Wool knitted head-piece by Sarah Haddou, 2013
Photo: Raúl Miyar

Sarah Haddou is a French-Algerian multidisciplinary artist whose passion and focus is on performance art and painting. Her practice also extends to other mediums such as photography, sculpture, and installations. She lives and works between Paris and Santo Domingo.

She traveled extensively in her youth from the Indian Ocean to the Caribbean and the United-states. Haddou’s multi-disciplinary practice is informed by her multicultural experience. Catalyzed by her immersion in several countries, her initial and ongoing inspirations and queries on borders, walls, veils and notions of belonging through the physical element of blood, have become the genesis of her works.

Based on memory and emotions, involving the conscious and the subconscious, her work is inspired by personal experience and cultural contexts that reference universal myths, the sacred realm, and the female condition. She questions both the concept of purity and its origin using as a raw material her own upbringing divided between two opposite cultures that regard women’s freedom differently. Her personal experiences are transformed through the use of mythological and archetypal imagery that confront the sacred and the profane.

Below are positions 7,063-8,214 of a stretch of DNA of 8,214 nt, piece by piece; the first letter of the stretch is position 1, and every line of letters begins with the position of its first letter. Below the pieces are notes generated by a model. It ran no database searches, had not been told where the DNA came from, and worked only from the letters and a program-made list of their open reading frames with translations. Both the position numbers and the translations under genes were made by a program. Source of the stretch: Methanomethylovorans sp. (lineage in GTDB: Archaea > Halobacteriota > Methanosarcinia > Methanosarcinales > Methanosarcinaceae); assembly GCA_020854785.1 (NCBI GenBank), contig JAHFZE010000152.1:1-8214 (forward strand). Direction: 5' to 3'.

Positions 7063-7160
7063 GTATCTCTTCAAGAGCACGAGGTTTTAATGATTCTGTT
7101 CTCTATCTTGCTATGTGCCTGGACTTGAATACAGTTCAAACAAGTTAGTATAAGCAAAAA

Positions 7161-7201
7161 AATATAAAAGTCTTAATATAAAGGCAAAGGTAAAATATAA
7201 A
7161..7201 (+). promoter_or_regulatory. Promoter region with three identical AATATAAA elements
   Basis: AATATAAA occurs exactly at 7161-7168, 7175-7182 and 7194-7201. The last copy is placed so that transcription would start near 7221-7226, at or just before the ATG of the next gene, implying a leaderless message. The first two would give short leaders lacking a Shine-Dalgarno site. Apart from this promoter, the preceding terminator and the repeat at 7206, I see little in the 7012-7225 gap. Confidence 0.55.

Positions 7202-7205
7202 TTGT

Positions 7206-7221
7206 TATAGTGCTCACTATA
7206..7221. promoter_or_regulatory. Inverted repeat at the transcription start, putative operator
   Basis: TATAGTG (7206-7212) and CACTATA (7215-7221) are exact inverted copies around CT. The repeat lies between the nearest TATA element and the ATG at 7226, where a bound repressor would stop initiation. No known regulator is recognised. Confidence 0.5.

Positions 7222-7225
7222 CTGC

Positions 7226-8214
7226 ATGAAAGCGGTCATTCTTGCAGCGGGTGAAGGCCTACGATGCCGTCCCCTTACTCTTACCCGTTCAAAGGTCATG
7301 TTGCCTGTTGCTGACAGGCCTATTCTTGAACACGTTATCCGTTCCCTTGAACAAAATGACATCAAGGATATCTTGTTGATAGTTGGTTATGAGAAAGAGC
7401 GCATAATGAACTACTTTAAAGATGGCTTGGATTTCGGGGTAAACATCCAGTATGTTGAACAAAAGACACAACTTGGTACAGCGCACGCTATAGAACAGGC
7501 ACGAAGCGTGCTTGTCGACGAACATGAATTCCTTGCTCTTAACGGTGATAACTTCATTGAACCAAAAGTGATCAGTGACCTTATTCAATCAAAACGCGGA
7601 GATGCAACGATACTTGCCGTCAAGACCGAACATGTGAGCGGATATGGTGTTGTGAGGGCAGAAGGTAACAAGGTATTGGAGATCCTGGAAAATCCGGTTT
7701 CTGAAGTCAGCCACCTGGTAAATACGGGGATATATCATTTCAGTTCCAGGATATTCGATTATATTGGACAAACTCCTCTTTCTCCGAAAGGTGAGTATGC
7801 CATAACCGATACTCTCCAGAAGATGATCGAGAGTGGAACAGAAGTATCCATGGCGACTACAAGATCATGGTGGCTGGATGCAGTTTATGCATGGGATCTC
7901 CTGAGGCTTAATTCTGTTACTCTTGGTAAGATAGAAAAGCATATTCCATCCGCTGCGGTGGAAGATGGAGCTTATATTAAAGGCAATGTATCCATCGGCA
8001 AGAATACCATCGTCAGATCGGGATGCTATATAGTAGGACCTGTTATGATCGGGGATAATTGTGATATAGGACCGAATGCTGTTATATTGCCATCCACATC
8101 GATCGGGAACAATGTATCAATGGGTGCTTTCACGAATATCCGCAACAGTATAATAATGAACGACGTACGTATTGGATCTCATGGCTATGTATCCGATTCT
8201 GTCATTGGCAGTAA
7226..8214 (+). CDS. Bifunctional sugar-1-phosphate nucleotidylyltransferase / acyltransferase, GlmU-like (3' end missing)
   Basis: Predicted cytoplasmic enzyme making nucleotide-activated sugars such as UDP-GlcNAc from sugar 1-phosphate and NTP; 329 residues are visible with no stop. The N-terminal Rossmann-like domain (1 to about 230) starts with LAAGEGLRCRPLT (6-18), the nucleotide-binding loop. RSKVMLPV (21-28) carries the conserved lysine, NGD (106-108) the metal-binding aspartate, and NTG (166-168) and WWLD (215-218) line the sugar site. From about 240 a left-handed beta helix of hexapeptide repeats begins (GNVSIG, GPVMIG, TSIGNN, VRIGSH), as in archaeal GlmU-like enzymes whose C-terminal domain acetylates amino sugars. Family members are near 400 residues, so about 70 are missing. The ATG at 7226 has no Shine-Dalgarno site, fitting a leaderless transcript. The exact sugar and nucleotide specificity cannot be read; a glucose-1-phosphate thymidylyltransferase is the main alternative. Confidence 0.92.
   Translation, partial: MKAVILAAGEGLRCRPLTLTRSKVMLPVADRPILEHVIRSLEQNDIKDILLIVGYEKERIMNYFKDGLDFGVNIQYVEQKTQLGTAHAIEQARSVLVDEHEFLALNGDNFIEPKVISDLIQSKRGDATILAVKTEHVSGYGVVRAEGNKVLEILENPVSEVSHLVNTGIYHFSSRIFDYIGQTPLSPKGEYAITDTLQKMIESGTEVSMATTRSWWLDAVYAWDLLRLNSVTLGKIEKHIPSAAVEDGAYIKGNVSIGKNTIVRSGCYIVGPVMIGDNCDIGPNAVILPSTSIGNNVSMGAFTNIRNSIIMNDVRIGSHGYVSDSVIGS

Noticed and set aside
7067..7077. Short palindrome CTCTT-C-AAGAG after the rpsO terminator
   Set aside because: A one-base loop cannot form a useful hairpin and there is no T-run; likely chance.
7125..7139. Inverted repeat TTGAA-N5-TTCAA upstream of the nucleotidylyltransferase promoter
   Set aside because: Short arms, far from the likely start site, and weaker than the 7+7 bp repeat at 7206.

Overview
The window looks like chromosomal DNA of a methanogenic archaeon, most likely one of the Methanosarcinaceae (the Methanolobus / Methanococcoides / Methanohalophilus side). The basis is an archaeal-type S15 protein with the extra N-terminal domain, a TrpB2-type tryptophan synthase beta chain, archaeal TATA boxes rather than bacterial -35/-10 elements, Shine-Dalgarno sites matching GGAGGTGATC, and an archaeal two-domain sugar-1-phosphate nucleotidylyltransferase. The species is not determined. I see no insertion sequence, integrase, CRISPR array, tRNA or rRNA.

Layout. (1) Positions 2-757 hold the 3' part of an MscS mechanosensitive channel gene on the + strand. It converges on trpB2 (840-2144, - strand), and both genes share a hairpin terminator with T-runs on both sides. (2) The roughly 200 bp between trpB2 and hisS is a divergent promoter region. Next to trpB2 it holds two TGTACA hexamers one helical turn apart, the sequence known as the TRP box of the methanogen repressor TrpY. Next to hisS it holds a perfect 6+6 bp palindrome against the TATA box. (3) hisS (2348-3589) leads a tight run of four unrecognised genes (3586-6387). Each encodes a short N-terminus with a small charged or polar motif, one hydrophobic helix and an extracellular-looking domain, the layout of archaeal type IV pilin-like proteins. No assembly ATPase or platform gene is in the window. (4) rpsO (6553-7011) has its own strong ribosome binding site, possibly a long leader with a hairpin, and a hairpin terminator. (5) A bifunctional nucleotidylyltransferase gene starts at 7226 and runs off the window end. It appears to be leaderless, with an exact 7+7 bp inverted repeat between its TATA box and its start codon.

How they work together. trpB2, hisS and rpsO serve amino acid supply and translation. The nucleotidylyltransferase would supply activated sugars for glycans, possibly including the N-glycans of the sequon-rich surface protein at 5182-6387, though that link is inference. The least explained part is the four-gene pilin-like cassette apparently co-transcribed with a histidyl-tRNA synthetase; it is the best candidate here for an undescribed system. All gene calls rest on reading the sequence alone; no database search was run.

She studied philosophy at La Sorbonne University while working as a designer and art director in Paris. She graduated from Chavón | The School of Design in the Dominican Republic, an affiliate of The Parsons School of Design, The New School in New York.


"We learn from a very young age

to protect ourselves from the others, from the unknown.

My body of work invites us to awaken the unconscious using the concept of duality and highlighting the limitations of our learned social patterns.

The inherent duality in our lives implies that there are two parts, such as one separate from the other, one rejected by the other, one that is good and the other bad, in short, the enemy and the friend. Since there are opposing entities where an enemy exists, a division is created, a disconnection and a necessity to construct a form of protection, albeit false, in order to defend our vulnerability.

By enclosing ourselves with walls and all forms of separation we create superficial prisons of security.”

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